“The MDA laboratory played a critical national role in developing methods to test for Imprelis in samples collected from yards and landscapes,” the Agriculture Department’s Joe Zachmann said. “MDA investigations provided EPA with a significant amount of data showing the damage Imprelis had caused to trees throughout the Midwest.”

Cases of tree damage and death from Imprelis were widespread in the Midwest, especially Indiana, Illinois, Michigan, Minnesota, Ohio and Wisconsin.

3 debates planned

The subject line in an email from Minnesota’s Republican U.S. Senate candidate read: “More false attacks — and still no debates.”

But Mike McFadden’s email to supporters was sent after he and U.S. Sen. Al Franken had agreed to a trio of debates. McFadden wants at least three more debates, but as most challengers, he at least has accepted what the incumbent will give him.

The campaigns agreed to debates:

– 8-9 a.m. Oct. 1 at a Duluth News Tribune-Duluth Area Chamber of Commerce event.

– 10-11 a.m. Oct. 26 on WCCO-TV in Minneapolis.

– 7-8 p.m. Nov. 2 on Minnesota Public Radio in St. Paul.

A McFadden spokeswoman said her candidate wants more greater Minnesota debates. A Franken spokeswoman said the three debates, plus an early-August Farmfest forum, is about the same as normal in Minnesota U.S. Senate races.

Political chatter: Ag wins water vote

By Don Davis

A little known federal issue that has farmers riled came out of the U.S. House with a vote friendly to agriculture.

The House voted 262-152 last week to forbid the federal Environmental Protection Agency putting nearly all water in the country under its control. Farmers fear a proposed change in the Clean Water Act would give the EPA control of every body of water from puddles on up.

There is little chance that the Democratic Senate will follow the Republican House’s lead.

U.S. Rep. Collin Peterson, who represents western Minnesota, was one of 35 Democrats to vote against the EPA rule.

He said the proposal would create “more confusion and is bad for agriculture. … The EPA does not seem to understand the real world effects these regulations will have on farmers across the country.”

Minnesota’s House delegation split on the issue.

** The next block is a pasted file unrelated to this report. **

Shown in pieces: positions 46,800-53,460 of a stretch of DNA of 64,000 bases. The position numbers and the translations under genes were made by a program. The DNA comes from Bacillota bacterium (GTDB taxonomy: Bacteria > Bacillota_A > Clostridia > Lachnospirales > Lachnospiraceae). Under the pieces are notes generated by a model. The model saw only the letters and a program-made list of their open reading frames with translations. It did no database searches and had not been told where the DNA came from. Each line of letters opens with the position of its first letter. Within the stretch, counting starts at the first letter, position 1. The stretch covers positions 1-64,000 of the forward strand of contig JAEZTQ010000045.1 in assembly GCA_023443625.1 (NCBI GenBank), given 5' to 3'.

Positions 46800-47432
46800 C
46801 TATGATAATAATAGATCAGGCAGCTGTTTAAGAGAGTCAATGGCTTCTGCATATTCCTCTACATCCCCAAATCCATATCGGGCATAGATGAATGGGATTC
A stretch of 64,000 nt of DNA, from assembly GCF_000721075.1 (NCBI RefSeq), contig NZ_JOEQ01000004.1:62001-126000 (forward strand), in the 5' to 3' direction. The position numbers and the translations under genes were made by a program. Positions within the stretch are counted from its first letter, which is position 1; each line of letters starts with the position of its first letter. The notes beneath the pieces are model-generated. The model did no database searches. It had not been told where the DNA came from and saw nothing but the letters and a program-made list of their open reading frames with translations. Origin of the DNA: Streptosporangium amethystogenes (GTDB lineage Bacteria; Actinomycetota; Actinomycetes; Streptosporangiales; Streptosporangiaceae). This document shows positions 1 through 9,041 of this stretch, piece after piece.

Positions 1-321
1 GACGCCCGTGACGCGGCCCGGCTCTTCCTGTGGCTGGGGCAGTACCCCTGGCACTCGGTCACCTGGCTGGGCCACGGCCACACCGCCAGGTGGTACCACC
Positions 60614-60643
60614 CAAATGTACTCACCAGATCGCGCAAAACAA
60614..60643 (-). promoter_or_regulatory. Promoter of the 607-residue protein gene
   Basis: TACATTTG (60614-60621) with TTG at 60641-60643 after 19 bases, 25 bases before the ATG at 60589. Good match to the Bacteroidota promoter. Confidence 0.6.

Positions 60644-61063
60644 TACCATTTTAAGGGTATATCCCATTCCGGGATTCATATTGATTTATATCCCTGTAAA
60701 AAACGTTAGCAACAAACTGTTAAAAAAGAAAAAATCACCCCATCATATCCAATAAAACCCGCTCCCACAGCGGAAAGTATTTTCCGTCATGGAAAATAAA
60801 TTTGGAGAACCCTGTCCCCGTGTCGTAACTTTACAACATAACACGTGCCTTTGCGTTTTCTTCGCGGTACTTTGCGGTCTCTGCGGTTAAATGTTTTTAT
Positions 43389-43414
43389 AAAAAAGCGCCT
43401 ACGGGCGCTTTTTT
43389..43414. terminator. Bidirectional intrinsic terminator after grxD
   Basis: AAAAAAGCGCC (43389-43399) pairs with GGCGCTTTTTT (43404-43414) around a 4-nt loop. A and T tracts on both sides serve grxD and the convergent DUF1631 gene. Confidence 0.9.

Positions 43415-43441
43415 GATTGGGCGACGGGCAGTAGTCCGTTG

Rep. Betty McCollum, a Democrat representing the eastern Twin Cities, voted opposite Peterson.

“Once again Republicans are taking aim at the environment and clean water by unnecessarily intervening in a critical rule-making process,” McCollum said. “Preserving the health of America’s wetlands and streams is essential to Minnesota, a state with more than 10,000 lakes and over 69,000 miles of river. The EPA and the Army Corps of Engineers need to continue moving forward, in consultation with key stakeholders, and develop a sound definition that protects the health of a precious natural resource: America’s waters.”

Farm groups sided with Peterson.

“The U.S. House of Representatives stood with farmers and ranchers … to tell the Environmental Protection Agency they cannot and do not have control over all waters,” President Kevin Paap of the Minnesota Farm Bureau said. “We sincerely thank Minnesota Reps. “(Tim) Walz, (John) Kline, (Erik) Paulsen, (Michele) Bachmann and Peterson for voting in support of the final bill.”

Walz and Peterson were the only two Minnesota Democrats to support the measure.

Paap said the vote was not the end of the battle. “Until they withdraw their proposed rule, we must continue to send comments to the public docket sharing our story to the EPA on how constricting these regulations would be on our ability to farm, perform normal land improvement activities and continue conservation efforts.”

The Farm Bureau has been out front in fighting the EPA on the issue, running a “ditch the rule” campaign.

Mills gets more attention

If national media attention illustrates a candidate’s viability, Stewart Mills is in very good shape.

Hardly a week goes by when the first-time Republican candidate in Minnesota’s 8th Congressional District is not featured in a story from outside Minnesota. One of the latest is the National Journal, which called him “the most interesting candidate of the year.”

“Minnesota is a state known for electing its share of unconventional candidates,” Josh Kraushaar wrote in his Brainerd-datelined story. “It voted for Jesse Ventura, a professional wrestler, as its governor. Comedian Al Franken, who once wrote a book joking about running for president, is now the state’s junior U.S. senator. Paul Wellstone parlayed his job as a rumpled college professor into a progressive icon in the Senate.”

It did not take long for Kraushaar to focus on the same things as other national reporters:  Mills’ long hair and his resemblance to actor Brad Pitt.

“He’s one of the few congressional candidates who has been attacked for hitting a beer bong…” the story says.

Kraushaar calls Brainerd a small town (its population is nearly 14,000) and incorrectly labels Mills’ company as a “sporting goods shop” (the chain of stores sells a variety of items ranging from farm equipment to kitchen utensils, and does sell sporting goods).

Mills is trying to kick Democrat Rick Nolan out of the House.

Nolan is in his first term back in the House, serving the northeast and east-central Minnesota district, after earlier serving during the Vietnam war era. He gets much less media attention than Mills in a race that is attracting outside funding by the bucketful.

Horner for Johnson

Tom Horner returned to his Republican roots to endorse GOP governor candidate Jeff Johnson.